Bottom LineWith demand increasing and supply dropping, this may be the perfect time to get the best price for your home. Let’s get together and discuss the inventory levels in your neighborhood to determine your next steps.
Six months ago, we reported that the mismatch between the type of inventory of homes for sale and the demand of buyers in the US was causing the formation of two markets. In the starter and trade-up home categories, there were significantly more buyers than there were homes for sale, causing a seller’s market. In the premium, or luxury, home categories, the opposite was true as there was a surplus of these homes compared to the buyers that were out searching for their dream homes, which created a buyer’s market. According to the National Association of Realtors latest Existing Home Sales Report, the inventory of existing homes for sale in today’s market is at a 4.2-month supply. Inventory is now 6.5% lower than this time last year, marking the 27th consecutive month of year-over-year decreases. Looking at the latest report from Trulia, we can see that not much has changed, and in fact, recent natural disasters across the country have made inventory conditions even direr. Trulia’s market mismatch score measures the search interest of buyers against the category of homes that are available on the market. For example: “if 60% of buyers are searching for starter homes but only 40% of listings are starter homes, [the] market mismatch score for starter homes would be 20.” The results of their latest analysis are detailed in the chart below. Nationally, buyers are searching for starter and trade-up homes and are coming up short with the listings available, which is leading to a highly competitive seller’s market in these categories. Premium homebuyers, on the other hand, have the best chance of less competition and more inventory of listings in their price range with a 14.7-point surplus, which is creating more of a buyer’s market.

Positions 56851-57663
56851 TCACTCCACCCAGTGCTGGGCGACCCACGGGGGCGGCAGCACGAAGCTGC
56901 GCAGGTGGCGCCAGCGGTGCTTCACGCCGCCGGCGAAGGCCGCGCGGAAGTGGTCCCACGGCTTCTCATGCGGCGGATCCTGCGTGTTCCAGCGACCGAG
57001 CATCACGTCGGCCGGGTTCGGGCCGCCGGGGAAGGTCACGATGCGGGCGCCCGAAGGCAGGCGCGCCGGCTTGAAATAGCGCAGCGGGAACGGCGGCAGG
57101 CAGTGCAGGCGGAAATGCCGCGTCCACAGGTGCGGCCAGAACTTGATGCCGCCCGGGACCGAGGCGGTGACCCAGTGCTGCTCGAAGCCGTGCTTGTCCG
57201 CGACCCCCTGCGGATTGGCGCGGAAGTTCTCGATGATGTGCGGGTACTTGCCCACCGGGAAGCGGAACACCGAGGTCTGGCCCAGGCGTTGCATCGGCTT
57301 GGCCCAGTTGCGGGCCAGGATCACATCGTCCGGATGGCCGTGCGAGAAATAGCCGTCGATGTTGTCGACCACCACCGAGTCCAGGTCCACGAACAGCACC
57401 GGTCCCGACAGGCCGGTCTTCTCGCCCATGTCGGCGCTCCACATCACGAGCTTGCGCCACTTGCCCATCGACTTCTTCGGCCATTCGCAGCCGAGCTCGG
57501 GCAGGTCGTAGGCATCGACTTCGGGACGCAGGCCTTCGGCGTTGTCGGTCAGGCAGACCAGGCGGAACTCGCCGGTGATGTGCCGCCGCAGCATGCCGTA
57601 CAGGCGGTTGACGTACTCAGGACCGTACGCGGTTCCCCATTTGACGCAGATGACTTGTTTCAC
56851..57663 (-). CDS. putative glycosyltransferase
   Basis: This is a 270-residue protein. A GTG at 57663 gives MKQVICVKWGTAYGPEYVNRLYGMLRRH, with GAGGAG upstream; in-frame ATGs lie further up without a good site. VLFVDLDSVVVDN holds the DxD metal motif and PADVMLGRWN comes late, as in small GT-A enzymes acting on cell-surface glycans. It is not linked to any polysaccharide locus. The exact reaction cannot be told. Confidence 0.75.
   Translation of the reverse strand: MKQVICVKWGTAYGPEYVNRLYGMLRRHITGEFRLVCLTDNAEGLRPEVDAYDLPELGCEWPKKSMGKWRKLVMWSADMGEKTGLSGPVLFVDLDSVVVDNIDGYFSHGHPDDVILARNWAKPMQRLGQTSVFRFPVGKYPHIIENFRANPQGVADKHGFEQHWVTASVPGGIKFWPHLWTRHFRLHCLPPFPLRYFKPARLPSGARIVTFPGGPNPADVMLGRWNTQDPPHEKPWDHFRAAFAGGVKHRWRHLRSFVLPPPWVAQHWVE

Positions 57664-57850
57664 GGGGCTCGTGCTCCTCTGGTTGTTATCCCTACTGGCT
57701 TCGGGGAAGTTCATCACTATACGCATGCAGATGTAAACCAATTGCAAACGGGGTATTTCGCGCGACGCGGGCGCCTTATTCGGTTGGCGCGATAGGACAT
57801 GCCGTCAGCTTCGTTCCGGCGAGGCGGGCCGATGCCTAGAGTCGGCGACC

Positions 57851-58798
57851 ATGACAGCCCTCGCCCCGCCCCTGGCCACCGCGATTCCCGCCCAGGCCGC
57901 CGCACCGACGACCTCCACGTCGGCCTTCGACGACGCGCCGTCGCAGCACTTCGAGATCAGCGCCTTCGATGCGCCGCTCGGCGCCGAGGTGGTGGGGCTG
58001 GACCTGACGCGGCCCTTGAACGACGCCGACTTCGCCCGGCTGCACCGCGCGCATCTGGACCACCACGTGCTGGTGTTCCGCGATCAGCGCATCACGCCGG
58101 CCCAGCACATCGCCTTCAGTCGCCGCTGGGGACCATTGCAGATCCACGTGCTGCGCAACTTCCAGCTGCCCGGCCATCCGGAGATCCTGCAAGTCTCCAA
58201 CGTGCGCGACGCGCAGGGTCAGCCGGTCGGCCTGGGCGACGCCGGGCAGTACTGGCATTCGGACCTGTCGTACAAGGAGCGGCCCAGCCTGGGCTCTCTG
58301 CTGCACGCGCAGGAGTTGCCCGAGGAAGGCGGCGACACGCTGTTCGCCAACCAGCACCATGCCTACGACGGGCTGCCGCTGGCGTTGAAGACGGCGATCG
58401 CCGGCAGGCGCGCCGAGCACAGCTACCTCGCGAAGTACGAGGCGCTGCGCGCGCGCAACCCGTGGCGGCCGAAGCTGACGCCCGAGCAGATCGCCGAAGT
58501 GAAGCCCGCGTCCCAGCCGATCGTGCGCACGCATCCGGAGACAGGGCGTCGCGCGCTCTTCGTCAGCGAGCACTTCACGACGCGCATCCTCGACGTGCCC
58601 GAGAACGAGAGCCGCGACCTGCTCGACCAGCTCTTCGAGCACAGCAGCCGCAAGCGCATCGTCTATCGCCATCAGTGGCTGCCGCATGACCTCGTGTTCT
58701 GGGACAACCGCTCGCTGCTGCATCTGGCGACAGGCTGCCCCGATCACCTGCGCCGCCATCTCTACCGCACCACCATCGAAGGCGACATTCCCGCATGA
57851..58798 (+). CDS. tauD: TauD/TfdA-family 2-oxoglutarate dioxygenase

Bottom LineReal estate is local. If you are thinking about buying OR selling this fall, let’s get together to discuss the exact market conditions in your area.